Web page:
Hexiang Hu


2020

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BabyWalk: Going Farther in Vision-and-Language Navigation by Taking Baby Steps
Wang Zhu | Hexiang Hu | Jiacheng Chen | Zhiwei Deng | Vihan Jain | Eugene Ie | Fei Sha
Proceedings of the 58th Annual Meeting of the Association for Computational Linguistics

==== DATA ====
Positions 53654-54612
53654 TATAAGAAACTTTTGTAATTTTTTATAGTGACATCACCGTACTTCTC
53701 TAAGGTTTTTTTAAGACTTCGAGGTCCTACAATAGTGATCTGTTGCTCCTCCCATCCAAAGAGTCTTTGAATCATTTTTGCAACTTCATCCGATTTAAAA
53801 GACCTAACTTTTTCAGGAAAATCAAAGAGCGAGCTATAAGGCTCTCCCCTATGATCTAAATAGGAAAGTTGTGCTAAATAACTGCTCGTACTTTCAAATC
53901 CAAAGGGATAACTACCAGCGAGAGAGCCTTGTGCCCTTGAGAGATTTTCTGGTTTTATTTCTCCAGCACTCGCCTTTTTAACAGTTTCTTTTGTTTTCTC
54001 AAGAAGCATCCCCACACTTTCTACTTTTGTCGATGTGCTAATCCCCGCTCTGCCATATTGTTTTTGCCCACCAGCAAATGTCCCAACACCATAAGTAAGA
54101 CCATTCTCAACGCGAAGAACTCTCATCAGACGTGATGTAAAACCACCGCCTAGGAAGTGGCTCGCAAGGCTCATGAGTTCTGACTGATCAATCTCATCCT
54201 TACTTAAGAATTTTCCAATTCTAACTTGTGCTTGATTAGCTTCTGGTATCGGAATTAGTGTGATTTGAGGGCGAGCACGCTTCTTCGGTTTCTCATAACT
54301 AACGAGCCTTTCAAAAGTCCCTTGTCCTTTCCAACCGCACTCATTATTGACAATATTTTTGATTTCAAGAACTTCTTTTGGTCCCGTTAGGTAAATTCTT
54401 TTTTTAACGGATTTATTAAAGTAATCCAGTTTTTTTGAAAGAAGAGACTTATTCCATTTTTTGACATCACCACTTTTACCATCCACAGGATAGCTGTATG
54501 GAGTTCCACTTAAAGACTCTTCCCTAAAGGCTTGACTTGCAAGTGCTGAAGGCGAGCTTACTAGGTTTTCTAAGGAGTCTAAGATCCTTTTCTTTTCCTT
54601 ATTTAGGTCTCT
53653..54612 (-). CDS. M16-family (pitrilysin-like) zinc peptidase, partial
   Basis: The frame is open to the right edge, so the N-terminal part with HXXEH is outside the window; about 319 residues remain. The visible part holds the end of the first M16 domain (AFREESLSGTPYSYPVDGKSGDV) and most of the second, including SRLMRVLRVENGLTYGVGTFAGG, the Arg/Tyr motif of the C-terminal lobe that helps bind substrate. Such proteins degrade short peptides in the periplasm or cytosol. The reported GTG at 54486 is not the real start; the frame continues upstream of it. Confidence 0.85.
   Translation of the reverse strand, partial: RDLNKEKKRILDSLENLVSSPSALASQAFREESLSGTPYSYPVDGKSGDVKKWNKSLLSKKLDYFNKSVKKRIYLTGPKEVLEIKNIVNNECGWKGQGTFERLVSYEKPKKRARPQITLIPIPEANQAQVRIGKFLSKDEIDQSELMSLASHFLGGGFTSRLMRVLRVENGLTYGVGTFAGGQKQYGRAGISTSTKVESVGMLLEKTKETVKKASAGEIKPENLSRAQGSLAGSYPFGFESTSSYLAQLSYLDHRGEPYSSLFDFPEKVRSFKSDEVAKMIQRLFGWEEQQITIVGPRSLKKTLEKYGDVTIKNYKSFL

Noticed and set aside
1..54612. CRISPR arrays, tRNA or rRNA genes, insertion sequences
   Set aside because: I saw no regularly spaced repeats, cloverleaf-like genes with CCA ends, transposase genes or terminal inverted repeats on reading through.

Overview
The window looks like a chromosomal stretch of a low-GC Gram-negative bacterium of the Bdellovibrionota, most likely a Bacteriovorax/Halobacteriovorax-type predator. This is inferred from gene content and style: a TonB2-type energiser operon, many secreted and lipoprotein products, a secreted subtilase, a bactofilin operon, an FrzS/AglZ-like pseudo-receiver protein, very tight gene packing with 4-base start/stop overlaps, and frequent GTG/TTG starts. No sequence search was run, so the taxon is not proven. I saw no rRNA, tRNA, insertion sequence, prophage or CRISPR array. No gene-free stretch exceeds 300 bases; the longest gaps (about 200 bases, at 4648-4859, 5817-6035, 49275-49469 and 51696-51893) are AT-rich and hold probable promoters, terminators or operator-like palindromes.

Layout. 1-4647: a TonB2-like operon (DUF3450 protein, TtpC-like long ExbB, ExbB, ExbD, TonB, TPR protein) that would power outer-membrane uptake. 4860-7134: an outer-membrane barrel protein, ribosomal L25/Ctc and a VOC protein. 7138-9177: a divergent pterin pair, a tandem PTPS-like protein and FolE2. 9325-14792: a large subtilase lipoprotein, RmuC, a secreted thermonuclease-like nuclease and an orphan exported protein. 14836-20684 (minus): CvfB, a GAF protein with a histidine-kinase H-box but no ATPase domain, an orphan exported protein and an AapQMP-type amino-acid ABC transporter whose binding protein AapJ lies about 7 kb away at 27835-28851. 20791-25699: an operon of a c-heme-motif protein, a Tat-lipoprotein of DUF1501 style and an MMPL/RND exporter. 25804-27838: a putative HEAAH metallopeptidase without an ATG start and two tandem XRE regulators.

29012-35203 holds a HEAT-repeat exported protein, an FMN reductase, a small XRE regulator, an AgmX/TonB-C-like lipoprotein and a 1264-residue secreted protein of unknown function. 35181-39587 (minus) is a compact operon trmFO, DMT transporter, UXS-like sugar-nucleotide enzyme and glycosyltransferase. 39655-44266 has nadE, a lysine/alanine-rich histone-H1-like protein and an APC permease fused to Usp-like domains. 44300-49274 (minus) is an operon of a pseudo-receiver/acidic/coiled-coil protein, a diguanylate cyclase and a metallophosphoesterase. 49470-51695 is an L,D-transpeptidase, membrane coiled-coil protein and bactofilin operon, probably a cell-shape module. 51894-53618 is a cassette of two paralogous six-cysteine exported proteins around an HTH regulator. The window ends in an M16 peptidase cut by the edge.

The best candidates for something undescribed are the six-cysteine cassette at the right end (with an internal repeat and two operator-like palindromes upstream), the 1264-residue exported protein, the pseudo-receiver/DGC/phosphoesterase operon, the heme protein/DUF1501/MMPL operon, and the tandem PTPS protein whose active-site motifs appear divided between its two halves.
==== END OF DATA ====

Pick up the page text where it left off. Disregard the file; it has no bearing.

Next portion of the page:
Learning to follow instructions is of fundamental importance to autonomous agents for vision-and-language navigation (VLN). In this paper, we study how an agent can navigate long paths when learning from a corpus that consists of shorter ones. We show that existing state-of-the-art agents do not generalize well. To this end, we propose BabyWalk, a new VLN agent that is learned to navigate by decomposing long instructions into shorter ones (BabySteps) and completing them sequentially. A special design memory buffer is used by the agent to turn its past experiences into contexts for future steps. The learning process is composed of two phases. In the first phase, the agent uses imitation learning from demonstration to accomplish BabySteps. In the second phase, the agent uses curriculum-based reinforcement learning to maximize rewards on navigation tasks with increasingly longer instructions. We create two new benchmark datasets (of long navigation tasks) and use them in conjunction with existing ones to examine BabyWalk’s generalization ability. Empirical results show that BabyWalk achieves state-of-the-art results on several metrics, in particular, is able to follow long instructions better. The codes and the datasets are released on our project page: https://github.com/Sha-Lab/babywalk.